It sure is great how our friends in Britain always get their games in a timely manner. If you think it's bad now, EA would like to point out that it's likely to get worse.
In an interview with GamesIndustry
, EA U.K. Veep Keith Ramsdale throws in two cents regarding the potential changes to British law regarding game ratings. He calls the new BBFC proposal, "an extra and unnecessary layer of administration," and warns that lacking a unified European standard for content rating will "equal delays in getting games to market and into the hands of British players."
He's right, of course. In the whole of history, I can't recall a time when adding a glut of work to a bureaucracy has ever resulted in things maintaining the same brisk pace of work that government offices legendarily maintain (hah!).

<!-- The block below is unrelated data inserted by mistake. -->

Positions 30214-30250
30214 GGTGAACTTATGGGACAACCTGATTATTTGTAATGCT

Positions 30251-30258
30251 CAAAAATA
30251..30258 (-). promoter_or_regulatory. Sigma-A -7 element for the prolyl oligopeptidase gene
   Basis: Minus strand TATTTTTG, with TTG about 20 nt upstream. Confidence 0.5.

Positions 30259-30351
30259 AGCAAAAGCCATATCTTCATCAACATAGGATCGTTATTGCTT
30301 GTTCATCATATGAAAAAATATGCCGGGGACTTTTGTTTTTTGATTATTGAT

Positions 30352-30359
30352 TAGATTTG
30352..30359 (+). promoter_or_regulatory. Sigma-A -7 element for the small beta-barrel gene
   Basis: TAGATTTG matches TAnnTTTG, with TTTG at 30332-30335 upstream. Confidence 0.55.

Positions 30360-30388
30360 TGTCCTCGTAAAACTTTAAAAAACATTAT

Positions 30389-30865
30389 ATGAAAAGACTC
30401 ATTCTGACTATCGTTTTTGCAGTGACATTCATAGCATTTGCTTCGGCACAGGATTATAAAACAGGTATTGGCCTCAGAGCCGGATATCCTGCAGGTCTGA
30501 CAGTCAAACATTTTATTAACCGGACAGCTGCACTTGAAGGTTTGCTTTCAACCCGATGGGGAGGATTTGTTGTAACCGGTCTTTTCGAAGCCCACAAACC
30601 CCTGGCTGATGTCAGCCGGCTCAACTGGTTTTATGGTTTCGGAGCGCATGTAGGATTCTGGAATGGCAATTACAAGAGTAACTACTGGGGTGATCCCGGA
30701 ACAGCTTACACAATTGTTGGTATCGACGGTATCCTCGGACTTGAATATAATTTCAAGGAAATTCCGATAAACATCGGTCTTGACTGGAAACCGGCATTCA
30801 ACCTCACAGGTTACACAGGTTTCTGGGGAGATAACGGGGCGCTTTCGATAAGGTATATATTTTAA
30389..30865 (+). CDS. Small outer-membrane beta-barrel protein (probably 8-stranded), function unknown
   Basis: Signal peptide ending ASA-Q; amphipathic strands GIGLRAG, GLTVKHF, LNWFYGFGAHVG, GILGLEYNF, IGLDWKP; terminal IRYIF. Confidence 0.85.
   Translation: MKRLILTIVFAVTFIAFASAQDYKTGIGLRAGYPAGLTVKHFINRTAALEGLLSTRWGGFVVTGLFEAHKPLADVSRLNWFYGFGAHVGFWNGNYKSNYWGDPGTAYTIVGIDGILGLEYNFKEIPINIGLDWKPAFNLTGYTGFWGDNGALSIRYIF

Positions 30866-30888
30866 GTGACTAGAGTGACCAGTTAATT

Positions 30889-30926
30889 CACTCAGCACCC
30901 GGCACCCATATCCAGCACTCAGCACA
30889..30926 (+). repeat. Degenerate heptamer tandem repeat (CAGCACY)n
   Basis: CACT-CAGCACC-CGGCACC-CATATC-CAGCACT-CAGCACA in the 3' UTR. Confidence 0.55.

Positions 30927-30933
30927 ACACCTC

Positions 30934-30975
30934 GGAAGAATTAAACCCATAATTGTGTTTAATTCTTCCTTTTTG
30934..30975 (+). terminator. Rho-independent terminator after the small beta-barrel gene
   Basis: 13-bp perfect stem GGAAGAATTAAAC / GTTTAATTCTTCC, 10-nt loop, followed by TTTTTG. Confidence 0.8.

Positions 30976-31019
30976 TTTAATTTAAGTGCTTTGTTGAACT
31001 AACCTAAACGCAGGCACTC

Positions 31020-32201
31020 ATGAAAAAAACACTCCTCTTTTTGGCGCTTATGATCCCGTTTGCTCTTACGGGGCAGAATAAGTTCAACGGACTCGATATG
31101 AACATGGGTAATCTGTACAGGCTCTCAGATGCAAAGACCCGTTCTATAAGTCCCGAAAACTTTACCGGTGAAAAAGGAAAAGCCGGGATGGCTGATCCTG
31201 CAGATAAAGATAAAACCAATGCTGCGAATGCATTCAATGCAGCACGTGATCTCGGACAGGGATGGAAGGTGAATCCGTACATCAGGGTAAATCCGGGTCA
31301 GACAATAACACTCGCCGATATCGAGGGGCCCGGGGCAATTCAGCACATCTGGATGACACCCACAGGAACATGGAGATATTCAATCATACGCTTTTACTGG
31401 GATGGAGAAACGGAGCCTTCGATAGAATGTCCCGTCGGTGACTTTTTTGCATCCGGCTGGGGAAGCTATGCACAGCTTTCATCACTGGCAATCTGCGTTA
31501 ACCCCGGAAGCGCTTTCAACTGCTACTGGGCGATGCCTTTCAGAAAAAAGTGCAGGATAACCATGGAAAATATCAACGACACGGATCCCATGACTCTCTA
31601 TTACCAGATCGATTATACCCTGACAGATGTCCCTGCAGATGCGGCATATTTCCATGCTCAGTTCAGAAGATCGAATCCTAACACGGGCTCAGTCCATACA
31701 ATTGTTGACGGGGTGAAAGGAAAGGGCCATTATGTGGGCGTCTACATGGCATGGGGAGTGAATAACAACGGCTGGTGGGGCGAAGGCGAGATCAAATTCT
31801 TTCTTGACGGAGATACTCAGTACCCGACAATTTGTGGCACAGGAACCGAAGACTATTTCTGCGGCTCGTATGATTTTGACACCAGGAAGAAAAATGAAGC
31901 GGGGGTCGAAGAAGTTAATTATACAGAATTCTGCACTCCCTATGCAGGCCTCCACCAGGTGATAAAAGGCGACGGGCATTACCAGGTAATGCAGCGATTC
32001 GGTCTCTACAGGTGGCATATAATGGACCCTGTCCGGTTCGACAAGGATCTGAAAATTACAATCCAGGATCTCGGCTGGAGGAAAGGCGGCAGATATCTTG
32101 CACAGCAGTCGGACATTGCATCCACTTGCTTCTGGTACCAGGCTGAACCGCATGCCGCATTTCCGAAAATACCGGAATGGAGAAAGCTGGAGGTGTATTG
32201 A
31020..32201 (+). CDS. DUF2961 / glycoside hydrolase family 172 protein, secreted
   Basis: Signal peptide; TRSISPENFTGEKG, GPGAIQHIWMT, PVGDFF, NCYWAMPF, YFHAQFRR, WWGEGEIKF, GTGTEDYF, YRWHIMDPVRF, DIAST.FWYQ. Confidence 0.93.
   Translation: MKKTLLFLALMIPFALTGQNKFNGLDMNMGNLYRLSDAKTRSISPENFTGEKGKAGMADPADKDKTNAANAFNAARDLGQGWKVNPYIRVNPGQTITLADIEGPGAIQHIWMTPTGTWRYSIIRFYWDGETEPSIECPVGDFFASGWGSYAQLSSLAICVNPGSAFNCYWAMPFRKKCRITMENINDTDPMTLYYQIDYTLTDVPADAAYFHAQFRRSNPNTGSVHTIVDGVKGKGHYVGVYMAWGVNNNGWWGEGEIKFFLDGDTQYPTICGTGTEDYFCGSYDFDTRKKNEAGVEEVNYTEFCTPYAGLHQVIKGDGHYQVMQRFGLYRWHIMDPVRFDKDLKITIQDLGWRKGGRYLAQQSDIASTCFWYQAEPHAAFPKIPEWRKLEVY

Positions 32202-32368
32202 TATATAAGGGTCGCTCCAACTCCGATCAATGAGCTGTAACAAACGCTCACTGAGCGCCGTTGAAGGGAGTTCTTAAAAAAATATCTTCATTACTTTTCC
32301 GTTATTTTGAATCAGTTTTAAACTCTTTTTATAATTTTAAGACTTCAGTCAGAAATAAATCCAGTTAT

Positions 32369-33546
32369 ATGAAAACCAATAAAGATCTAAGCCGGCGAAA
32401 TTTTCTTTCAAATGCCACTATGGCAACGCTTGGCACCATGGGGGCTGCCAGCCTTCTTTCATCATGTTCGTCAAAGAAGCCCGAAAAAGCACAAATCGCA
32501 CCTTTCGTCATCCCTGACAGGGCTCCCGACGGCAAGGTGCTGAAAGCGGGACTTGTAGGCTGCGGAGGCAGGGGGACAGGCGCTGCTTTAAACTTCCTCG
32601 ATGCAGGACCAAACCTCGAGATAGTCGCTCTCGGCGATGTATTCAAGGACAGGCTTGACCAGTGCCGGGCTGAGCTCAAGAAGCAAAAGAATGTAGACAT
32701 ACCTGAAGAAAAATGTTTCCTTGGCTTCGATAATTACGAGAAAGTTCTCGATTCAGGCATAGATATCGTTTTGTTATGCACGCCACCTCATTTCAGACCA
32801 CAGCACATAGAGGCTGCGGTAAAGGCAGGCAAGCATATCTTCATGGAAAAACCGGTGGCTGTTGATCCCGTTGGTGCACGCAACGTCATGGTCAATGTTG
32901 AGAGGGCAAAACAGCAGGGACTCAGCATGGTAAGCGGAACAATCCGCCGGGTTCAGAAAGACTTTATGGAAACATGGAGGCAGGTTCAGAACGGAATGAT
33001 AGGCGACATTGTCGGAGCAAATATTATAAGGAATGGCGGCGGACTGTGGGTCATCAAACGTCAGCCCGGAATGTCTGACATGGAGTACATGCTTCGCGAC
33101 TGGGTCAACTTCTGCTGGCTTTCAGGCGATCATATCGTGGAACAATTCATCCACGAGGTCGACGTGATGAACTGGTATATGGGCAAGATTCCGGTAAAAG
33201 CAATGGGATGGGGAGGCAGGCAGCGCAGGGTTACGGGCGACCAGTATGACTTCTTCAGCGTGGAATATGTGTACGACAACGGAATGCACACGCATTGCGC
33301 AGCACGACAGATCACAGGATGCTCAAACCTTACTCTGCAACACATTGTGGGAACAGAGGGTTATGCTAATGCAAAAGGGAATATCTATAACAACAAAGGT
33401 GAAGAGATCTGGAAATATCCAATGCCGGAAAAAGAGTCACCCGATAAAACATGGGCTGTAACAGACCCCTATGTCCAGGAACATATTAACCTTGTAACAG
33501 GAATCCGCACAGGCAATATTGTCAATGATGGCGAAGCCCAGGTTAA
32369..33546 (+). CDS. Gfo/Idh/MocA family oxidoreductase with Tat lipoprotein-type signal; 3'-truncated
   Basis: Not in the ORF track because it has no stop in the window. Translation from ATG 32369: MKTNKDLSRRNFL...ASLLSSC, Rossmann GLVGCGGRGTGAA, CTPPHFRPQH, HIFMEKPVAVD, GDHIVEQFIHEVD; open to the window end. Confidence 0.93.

And it will be a glut. A cursory glance at PEGI
(Pan-European Game Information, ratings board responsible for much of Europe and the baseline by which BBFC will determine if additional rating is necessary) finds 219 retail box releases for the home consoles with a rating of 16+ or higher, the current benchmark for BBFC involvement. Adding in games rated 12+, as the BBFC intends to do, throws in another 170 titles, an increase of over 77%. Then, when you throw in digital download services, handhelds and PC, you're going to have quite the workload on hand.
It seems likely that already beleaguered UK gamers could be waiting still longer for future titles, regardless of how competent the BBFC thinks they are
. Provided, of course, those said gamers don't rise as one and slay them all.
(via The Escapist